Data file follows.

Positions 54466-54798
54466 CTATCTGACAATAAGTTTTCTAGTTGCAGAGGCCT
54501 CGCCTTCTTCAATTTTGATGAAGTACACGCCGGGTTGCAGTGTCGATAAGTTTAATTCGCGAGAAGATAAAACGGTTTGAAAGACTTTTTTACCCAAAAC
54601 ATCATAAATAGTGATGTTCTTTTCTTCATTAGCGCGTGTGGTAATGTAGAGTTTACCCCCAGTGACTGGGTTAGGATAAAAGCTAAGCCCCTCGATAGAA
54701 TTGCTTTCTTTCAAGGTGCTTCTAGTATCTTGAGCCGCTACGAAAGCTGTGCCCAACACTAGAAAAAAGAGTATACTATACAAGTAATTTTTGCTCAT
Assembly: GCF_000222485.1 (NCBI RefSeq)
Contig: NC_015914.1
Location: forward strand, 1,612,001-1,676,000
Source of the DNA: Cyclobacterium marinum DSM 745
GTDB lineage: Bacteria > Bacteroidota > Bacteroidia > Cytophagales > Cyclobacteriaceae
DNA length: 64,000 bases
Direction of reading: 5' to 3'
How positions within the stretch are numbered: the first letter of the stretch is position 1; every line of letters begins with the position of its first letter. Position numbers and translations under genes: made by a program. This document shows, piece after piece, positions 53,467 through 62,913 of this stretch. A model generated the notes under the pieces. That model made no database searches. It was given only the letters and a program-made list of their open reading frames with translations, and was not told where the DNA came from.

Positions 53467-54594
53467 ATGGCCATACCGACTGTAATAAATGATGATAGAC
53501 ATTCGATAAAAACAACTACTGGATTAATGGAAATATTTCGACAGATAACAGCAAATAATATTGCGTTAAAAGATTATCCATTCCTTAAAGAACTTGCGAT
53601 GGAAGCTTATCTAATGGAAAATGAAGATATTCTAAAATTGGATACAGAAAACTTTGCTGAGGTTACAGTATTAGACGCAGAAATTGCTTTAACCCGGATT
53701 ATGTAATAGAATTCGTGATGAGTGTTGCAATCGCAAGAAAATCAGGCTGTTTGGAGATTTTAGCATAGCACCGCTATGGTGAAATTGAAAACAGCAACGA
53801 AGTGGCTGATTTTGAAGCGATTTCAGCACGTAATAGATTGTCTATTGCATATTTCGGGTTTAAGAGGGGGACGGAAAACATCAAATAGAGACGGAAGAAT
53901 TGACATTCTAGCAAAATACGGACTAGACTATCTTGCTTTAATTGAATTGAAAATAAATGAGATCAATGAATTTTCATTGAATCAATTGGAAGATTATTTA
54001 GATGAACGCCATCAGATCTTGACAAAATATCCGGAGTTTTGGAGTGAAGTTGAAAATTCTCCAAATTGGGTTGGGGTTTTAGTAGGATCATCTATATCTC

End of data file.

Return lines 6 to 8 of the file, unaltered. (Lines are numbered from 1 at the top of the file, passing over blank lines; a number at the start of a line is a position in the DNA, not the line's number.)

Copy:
Assembly: GCF_000222485.1 (NCBI RefSeq)
Contig: NC_015914.1
Location: forward strand, 1,612,001-1,676,000